Charles Darwin University

CDU eSpace
Institutional Repository

 
CDU Staff and Student only
 

Premature mortality in aboriginal adults in the Northern Territory, 1979-1991

Cunningham, Joan and Condon, John R. (1996). Premature mortality in aboriginal adults in the Northern Territory, 1979-1991. Medical journal of Australia,165(6):309-312.

Document type: Journal Article
Citation counts: Google Scholar Search Google Scholar

Title Premature mortality in aboriginal adults in the Northern Territory, 1979-1991
Author Cunningham, Joan
Condon, John R.
Journal Name Medical journal of Australia
Publication Date 1996
Volume Number 165
Issue Number 6
ISSN 0025-729X   (check CDU catalogue open catalogue search in new window)
Start Page 309
End Page 312
Total Pages 4
Place of Publication Australia
Publisher Australasian Medical Publishing Company Pty. Ltd.
Language English
Field of Research 320000 Medical and Health Sciences
Abstract OBJECTIVE: To identify important causes of premature mortality among Aboriginal adults in the Northern Territory (NT), 1979-1991.
METHODS: All deaths of NT Aboriginal residents aged 15-64 years which occurred in the NT between 1979 and 1991 and which were recorded by the Registry of Births, Deaths and Marriages were included. Standardised mortality ratios (SMRs) were used to compare the number of deaths observed among Aboriginals in the NT to those expected, based on overall Australian rates. Years of potential life lost before age 65 (YPLL65) were estimated for specific causes of death.
RESULTS:
Aboriginal women (overall SMR, 5.5) and Aboriginal men (SMR, 4.7) experienced a high burden of excess mortality from almost every cause of death. This excess increased over time, especially for Aboriginal women. Among Aboriginal men, the most important causes of premature death were motor vehicle accidents (11% of excess deaths and 17% of YPLL65), ischaemic heart disease (10% of excess deaths and 10% of YPLL65), pneumonia and influenza (8% of excess deaths and 6% of YPLL65), and homicide (7% of excess deaths and 8% of YPLL65). For Aboriginal women, the most important causes included homicide (7% of excess deaths and 11% of YPLL65), chronic obstructive pulmonary disease (10% of excess deaths and 5% of YPLL65), rheumatic heart disease (7% of excess deaths and 8% of YPLL65), and ischaemic heart disease (6% of excess deaths and 5% of YPLL65).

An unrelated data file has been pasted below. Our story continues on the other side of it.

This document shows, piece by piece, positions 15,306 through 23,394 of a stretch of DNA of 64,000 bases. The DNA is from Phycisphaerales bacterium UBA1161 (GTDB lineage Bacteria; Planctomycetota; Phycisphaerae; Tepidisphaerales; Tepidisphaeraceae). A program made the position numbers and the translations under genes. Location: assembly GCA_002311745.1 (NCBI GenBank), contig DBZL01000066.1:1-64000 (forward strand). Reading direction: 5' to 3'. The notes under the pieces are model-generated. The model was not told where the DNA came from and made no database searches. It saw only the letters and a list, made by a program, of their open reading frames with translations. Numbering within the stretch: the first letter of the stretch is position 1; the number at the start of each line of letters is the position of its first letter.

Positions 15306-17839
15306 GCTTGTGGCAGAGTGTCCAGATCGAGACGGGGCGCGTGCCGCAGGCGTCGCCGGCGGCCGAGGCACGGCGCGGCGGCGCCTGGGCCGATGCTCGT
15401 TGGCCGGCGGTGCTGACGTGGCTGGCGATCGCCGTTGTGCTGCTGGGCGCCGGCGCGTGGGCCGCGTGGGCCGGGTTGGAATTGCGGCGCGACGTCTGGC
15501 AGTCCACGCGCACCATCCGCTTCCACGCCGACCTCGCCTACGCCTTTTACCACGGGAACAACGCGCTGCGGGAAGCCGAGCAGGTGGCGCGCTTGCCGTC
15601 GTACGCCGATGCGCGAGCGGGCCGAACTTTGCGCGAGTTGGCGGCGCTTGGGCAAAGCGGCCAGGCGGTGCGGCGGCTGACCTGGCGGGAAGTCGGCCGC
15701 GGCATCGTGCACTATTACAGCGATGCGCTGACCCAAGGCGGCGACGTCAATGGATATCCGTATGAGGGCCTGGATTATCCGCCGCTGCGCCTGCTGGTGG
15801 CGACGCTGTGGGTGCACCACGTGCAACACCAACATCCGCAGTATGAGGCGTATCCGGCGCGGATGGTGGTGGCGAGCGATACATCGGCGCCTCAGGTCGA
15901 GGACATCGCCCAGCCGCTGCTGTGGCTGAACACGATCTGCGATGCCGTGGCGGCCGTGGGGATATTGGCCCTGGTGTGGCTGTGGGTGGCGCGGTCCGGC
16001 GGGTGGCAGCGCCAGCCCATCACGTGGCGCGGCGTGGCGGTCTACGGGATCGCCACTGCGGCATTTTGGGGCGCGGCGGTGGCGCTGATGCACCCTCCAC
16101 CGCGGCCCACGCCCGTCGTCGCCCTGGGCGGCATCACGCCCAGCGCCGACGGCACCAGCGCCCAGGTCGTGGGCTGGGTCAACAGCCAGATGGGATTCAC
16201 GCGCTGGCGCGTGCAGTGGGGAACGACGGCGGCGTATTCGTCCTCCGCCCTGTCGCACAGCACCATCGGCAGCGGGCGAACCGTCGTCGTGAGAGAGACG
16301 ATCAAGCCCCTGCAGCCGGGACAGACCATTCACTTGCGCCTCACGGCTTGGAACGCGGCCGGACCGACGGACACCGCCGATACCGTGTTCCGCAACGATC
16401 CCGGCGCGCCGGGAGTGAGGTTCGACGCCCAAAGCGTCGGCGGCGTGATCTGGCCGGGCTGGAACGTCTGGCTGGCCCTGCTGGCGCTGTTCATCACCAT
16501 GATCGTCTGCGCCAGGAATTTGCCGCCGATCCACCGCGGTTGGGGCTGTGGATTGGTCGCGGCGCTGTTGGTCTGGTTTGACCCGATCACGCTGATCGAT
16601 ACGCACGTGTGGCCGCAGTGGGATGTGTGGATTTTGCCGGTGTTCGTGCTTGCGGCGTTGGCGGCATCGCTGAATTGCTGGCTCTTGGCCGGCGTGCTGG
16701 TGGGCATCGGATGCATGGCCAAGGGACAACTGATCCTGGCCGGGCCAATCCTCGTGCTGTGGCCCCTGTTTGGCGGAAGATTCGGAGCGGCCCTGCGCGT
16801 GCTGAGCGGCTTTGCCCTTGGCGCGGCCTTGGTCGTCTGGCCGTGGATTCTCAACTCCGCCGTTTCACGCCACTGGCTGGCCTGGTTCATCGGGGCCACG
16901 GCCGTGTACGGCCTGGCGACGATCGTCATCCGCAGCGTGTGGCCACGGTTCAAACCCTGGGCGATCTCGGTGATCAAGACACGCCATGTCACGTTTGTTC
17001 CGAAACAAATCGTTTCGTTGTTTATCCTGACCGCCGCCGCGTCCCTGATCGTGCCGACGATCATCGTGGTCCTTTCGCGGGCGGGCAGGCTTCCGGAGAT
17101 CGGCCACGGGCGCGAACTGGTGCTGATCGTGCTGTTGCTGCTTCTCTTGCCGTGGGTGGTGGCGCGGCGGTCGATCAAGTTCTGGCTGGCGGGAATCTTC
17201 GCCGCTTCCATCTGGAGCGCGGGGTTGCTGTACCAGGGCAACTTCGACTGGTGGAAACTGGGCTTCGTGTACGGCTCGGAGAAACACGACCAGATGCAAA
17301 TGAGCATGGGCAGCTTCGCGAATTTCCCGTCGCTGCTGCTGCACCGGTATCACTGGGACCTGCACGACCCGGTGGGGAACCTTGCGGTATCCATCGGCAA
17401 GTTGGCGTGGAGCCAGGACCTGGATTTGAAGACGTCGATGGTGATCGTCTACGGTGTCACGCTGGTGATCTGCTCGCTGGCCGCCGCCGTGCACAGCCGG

CONCLUSIONS: The wide variety of causes of excess mortality will require an equally wide variety of solutions, both medical and non-medical, and a long term commitment will be necessary to achieve reductions in premature mortality among NT Aboriginal adults.

Keywords Aboriginal
adults
Mortality
Northern Territory
Additional Notes 3712 (Journal) DA - 19961120IS - 0025-729X (Print)LA - engPT - Journal ArticleSB - IM
 
Versions
Version Filter Type
Access Statistics: 53 Abstract Views  -  Detailed Statistics
Created: Mon, 17 Dec 2007, 09:02:11 CST